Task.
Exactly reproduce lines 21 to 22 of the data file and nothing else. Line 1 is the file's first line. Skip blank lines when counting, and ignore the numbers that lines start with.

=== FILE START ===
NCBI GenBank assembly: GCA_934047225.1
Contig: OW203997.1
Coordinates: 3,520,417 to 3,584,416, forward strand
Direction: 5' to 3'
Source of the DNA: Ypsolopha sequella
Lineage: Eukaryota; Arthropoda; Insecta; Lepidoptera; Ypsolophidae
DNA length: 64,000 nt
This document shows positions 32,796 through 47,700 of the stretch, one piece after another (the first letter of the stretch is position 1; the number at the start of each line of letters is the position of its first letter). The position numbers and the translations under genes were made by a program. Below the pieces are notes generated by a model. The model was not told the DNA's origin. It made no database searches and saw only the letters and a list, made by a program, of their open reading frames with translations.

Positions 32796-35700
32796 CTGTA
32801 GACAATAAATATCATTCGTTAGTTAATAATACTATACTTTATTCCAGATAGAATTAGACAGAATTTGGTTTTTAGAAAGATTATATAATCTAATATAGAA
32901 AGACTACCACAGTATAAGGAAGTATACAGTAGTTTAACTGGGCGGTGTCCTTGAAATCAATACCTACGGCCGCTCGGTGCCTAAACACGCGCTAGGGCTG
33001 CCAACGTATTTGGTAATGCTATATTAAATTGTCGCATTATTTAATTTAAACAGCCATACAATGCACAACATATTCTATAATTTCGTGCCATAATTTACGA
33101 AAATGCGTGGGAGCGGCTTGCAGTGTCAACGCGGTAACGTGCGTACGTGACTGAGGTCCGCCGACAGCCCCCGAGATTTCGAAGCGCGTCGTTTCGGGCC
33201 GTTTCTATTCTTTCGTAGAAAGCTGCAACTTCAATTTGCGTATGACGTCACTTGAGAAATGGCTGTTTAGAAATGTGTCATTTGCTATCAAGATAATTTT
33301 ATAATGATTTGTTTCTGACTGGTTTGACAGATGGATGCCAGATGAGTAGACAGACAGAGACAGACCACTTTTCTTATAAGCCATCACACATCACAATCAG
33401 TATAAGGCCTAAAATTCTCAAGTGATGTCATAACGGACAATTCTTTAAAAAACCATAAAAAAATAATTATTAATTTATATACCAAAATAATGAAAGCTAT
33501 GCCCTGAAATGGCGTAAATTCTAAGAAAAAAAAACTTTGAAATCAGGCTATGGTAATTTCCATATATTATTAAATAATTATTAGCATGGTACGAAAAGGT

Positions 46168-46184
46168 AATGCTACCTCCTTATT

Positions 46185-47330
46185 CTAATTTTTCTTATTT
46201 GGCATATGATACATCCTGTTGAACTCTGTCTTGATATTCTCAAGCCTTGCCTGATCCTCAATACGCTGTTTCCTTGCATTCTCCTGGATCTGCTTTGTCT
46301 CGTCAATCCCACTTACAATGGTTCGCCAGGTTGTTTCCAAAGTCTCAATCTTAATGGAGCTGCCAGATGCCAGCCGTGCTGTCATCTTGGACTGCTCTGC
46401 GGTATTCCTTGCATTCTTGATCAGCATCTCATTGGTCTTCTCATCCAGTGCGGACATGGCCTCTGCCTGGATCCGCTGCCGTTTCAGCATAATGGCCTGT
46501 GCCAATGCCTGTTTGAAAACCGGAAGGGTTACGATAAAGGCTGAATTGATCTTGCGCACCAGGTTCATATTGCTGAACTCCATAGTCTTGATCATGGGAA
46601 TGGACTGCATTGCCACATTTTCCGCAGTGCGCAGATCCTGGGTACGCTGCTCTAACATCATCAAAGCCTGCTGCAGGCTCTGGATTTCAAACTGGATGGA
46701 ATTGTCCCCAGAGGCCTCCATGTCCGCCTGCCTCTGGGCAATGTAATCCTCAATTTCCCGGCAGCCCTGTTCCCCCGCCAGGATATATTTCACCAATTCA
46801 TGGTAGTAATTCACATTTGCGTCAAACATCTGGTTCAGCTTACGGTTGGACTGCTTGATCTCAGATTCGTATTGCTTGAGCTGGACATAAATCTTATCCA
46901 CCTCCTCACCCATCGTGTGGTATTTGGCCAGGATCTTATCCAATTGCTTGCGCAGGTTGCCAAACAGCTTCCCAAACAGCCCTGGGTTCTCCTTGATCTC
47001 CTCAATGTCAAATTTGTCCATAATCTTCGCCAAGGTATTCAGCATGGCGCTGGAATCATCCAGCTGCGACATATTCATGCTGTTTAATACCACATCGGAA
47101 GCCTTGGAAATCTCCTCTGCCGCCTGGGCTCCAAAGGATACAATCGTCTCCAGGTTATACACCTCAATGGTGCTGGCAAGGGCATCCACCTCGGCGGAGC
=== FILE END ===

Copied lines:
Positions 46185-47330
46185 CTAATTTTTCTTATTT